20 May 2006

The link between a virus and a hate group

You may have seen the news about the HPV (human papillomavirus) vaccine.

A federal advisory panel Thursday unanimously recommended that the Food and Drug Administration approve a vaccine that has been shown to prevent cervical cancer, the second most prevalent cancer among women worldwide.

The FDA almost always follows the recommendations of its advisory panels and is expected to do so in this case, probably by June 8.

(I will only slightly refrain from noting that the FDA only doesn’t follow that advice when it comes to anything even thought to do with abortion.) I might note that HPV is also a significant cause of cancer among gay men. That, however, is not mentioned. In fact,

HPV is considered the most common STD in the U.S. among both men and women. One study estimated that approximately 95 percent of HIV-positive gay men have been infected with HPV. That same study estimated that 65 percent of HIV-negative gay men have been infected with HPV.

Simiilarly, there has been outrage and response when Fred Phelps expanded his hate-fueled “protests” to include funerals of soldiers killed in Iraq.

As of April 19, 2006, at least seventeen states are either considering bans on protests near funeral sites immediately before and after the ceremonies, or have already banned them. These states are: Illinois, Indiana, Iowa [88], Kansas, Kentucky, Louisiana [89], Maryland, Michigan, Missouri, which passed the law, Nebraska, Ohio, Oklahoma, South Dakota, Vermont, Virginia, West Virginia and Texas. Wisconsin has instituted such a ban. These bans are in response to the God Hates Fags rallies of Phelps near the places where funerals of US soldiers killed in Iraq are taking place. These bans seem almost certain to pass, and although their constitutional validity has been questioned, their validity has not yet been tested in the courts.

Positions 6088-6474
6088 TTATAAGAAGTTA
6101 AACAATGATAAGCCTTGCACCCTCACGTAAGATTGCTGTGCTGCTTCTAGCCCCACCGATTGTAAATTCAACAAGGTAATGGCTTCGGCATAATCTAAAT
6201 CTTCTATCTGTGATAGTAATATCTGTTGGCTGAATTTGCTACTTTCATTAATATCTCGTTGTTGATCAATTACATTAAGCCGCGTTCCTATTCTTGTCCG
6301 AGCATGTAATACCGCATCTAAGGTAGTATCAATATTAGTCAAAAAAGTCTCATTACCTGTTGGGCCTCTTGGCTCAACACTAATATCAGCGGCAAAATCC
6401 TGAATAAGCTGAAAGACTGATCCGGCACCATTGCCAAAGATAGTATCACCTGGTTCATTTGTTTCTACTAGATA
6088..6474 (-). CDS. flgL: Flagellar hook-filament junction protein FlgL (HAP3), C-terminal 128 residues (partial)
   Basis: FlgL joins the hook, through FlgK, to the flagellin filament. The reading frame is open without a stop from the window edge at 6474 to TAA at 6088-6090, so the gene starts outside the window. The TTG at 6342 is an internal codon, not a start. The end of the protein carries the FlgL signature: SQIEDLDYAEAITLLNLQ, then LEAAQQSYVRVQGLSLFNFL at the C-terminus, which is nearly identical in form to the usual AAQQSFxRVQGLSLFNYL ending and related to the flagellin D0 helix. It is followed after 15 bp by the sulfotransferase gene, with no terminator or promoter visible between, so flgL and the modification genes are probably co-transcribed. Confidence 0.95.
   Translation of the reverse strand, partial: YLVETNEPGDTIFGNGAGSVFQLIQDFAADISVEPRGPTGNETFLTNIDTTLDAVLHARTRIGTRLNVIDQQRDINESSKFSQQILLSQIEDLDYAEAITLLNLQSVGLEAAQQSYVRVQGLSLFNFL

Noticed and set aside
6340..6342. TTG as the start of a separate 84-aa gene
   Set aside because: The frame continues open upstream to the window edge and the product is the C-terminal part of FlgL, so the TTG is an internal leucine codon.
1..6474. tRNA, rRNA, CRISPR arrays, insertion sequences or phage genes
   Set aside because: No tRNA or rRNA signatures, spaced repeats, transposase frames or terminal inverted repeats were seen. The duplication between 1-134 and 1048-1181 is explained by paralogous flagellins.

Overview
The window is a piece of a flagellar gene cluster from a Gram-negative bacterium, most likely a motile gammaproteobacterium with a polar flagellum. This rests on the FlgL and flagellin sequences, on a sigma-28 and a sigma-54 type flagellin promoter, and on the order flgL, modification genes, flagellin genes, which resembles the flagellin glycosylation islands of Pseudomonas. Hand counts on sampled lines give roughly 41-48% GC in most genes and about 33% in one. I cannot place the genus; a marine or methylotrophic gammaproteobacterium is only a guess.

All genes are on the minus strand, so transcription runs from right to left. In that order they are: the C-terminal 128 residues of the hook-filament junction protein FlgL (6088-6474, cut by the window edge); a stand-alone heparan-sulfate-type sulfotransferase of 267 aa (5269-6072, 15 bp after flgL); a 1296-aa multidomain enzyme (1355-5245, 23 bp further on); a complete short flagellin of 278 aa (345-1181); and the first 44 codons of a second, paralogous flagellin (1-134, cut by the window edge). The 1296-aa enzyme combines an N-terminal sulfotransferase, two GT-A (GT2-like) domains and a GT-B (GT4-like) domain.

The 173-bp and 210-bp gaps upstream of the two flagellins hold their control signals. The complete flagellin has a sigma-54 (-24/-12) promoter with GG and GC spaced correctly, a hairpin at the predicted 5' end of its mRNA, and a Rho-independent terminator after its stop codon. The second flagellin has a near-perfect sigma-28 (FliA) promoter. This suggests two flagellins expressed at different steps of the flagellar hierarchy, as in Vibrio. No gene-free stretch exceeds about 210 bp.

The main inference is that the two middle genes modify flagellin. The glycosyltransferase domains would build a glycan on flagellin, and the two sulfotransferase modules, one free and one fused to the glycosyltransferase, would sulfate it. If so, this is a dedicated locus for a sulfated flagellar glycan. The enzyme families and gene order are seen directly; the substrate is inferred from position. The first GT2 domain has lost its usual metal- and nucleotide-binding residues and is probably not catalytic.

We didn’t see outraged legislative response when Phelps spent years protesting funerals of gay men like Matthew Shepard or church conventions struggling with issues around women and LGBT people. People considered him outside respectable discourse, yes, but no one moved to throw the power of the state into countering him.

LGBT people are still not full people in this society. Our health, our dignity, our lives are still functionally not worth as much as those of “women” or “soldiers.” This betrays the two creeds so vital to many Americans–their patriotism and their (Christian) religion. All men are endowed by their creator with certain inalienable rights — life, liberty, and the pursuit of happiness — and in Christ Jesus there is neither Jew nor Greek, slave or free, male or female. But there’s always queer, and that’s different.

This isn’t a pathology of the right exclusively. There are plenty of well-meaning progressives who neglect to use their own power of persuasion to expand the frontier of discourse.

But although perhaps less diabolical in intent than the discrimination of suppression, the discrimination of unintentional omission obtains similar results. Some of us become better or more important than others of us, and we betray our sacred principles in so many ways.

Posted in Politicks on 20 May 2006 at 10:11 am by Nate